Wave of highs and lows tipped for State’s lamb prices
A common question is recurring across the nation’s saleyards: are the current strong lamb prices sustainable?
With buoyant sales at the Muchea Livestock Centre and Katanning Regional Saleyards aligning WA lamb prices with the Eastern States, producers are relishing the climbing value.
And Mecardo market analyst Matt Dalgleish is adamant farmers will keep riding lamb’s topsy-turvy wave of success.
“Over the next four to five years, there will be reasonably high prices,” he said.
“There will be highs and lows through the seasons, but they are going to remain around these high levels.
“From a sustainability point-of-view, we are going to continue to see really strong prices for lamb prices going forward.”
Mr Dalgleish added during the upcoming spring, “when the flush of lambs comes on”, he expected seasonal decline in lamb prices.
The Eastern States Trade Lamb Indicator reached 802¢/kg carcase weight last last month to rise above 800¢/kg cwt for the first time this year.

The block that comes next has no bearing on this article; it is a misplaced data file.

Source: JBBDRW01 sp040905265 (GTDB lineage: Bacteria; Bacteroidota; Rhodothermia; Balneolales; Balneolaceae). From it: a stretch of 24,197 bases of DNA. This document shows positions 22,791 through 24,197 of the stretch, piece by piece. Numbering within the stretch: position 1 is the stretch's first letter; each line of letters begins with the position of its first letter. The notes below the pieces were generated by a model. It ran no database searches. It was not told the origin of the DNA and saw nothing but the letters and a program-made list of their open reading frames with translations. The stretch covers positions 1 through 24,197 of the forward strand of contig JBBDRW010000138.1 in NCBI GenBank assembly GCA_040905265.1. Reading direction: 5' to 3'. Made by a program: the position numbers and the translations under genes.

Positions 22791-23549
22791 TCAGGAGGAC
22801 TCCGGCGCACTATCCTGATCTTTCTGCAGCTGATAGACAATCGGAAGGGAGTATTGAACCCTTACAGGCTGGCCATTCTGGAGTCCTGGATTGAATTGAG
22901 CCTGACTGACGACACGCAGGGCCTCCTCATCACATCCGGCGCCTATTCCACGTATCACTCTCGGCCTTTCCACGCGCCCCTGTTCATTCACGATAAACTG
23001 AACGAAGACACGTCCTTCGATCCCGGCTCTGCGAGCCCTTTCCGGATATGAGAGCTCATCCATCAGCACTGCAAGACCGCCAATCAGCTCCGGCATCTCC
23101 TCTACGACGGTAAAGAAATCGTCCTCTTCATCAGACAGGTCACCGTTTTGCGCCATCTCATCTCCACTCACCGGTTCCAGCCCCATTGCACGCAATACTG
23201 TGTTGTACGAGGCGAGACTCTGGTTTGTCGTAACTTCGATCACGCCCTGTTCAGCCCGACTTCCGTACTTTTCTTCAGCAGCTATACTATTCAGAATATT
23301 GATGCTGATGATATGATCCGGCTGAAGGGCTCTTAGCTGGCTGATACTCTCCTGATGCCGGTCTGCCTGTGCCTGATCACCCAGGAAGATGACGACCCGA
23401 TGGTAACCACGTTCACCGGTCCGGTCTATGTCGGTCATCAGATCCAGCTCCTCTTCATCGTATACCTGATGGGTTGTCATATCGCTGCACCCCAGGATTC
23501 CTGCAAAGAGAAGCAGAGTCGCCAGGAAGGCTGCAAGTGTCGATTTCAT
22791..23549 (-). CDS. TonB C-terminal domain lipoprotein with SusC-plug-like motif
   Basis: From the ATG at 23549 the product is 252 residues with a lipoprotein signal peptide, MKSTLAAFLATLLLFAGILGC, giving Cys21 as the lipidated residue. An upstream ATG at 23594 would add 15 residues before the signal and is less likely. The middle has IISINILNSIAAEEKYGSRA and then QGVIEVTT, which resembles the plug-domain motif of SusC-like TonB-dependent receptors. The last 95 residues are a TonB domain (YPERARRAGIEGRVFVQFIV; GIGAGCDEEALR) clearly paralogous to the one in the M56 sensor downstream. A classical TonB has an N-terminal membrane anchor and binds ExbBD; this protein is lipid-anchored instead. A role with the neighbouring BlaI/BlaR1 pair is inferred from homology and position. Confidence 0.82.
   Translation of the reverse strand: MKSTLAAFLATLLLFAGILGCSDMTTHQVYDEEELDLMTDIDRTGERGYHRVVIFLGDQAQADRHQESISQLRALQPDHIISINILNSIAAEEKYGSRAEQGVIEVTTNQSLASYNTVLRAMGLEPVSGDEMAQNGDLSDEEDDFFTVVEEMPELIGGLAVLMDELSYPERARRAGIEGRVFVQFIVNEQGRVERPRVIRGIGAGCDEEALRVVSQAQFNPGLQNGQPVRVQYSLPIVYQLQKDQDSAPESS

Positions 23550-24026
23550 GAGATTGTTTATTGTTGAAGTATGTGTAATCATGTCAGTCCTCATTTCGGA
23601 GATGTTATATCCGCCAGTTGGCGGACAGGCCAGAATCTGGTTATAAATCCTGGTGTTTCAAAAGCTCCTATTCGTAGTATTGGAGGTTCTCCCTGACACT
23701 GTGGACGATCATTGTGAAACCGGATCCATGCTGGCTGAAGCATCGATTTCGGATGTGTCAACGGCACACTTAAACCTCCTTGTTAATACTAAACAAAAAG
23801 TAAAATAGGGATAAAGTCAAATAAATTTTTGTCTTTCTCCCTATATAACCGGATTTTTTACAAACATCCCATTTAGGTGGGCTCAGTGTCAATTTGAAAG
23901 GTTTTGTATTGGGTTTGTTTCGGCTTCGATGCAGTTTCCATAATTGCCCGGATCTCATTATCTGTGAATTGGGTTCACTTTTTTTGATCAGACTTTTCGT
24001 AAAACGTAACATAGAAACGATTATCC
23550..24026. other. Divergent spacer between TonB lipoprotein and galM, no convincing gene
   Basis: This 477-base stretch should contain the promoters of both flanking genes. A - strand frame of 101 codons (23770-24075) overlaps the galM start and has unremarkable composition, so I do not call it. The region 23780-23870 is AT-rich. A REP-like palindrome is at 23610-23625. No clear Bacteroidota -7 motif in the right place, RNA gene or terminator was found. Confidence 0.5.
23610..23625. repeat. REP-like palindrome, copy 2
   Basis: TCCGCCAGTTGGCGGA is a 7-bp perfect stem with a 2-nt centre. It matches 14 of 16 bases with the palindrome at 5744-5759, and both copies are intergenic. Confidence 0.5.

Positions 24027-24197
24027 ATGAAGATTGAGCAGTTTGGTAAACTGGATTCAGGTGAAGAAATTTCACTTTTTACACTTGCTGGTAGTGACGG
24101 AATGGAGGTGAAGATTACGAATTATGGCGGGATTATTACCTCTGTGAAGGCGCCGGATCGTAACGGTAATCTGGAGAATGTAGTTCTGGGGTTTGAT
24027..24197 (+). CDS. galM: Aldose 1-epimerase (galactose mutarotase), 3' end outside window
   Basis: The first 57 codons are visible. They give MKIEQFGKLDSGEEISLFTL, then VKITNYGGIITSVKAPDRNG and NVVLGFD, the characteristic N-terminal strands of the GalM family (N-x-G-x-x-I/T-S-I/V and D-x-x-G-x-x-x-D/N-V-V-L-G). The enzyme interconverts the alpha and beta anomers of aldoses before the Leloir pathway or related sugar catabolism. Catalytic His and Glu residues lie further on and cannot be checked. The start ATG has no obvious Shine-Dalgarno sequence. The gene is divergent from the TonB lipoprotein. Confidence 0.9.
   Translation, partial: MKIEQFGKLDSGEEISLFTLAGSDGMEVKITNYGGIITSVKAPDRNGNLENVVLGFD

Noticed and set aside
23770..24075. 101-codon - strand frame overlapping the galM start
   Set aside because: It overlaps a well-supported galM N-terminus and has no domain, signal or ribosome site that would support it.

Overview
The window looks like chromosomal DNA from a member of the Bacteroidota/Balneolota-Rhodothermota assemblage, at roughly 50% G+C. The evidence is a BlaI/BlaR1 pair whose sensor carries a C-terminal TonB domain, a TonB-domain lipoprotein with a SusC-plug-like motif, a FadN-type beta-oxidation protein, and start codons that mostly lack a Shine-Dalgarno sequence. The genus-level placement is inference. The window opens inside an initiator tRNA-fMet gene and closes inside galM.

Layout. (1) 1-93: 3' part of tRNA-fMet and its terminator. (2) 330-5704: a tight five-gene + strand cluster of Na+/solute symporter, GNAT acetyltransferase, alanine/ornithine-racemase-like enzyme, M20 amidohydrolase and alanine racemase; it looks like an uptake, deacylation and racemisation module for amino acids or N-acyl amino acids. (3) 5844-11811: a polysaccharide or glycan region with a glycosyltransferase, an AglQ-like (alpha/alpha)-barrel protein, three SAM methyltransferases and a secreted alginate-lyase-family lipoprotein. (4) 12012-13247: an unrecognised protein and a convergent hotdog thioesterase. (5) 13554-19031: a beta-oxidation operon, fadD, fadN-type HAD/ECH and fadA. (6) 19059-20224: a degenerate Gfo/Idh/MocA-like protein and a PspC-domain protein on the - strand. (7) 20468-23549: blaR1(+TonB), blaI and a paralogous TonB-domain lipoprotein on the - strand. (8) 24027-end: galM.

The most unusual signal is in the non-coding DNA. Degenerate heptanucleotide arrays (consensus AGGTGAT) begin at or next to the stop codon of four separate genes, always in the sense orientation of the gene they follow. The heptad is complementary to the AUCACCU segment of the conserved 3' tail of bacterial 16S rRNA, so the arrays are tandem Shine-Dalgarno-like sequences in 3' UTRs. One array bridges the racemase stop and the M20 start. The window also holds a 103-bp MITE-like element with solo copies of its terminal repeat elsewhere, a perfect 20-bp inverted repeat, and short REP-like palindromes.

Mr Dalgleish said Mecardo modelling had forecast the ESTLI to hike up to 940¢/kg cwt this season, with the indicator poised to further rally the WA price.
Despite the prediction, lamb has not yet reached the record set last year when it was trading at 884¢/kg cwt.
While lamb continues to trend upwards, Mr Dalgleish said mutton was already hovering around historic highs after attracting 597¢/kg cwt last week.
“Adjusting for inflation, we have seen mutton prices higher than what they are at now only twice — in 1973 (near $6) and also post-World War II, when it was around $9,” he said.
“Modelling we’ve done on mutton prices shows that there is potential for it to reach about $6 nationally.
“I wouldn’t be surprised if it gets to the $6.40 level in the depths of winter.”
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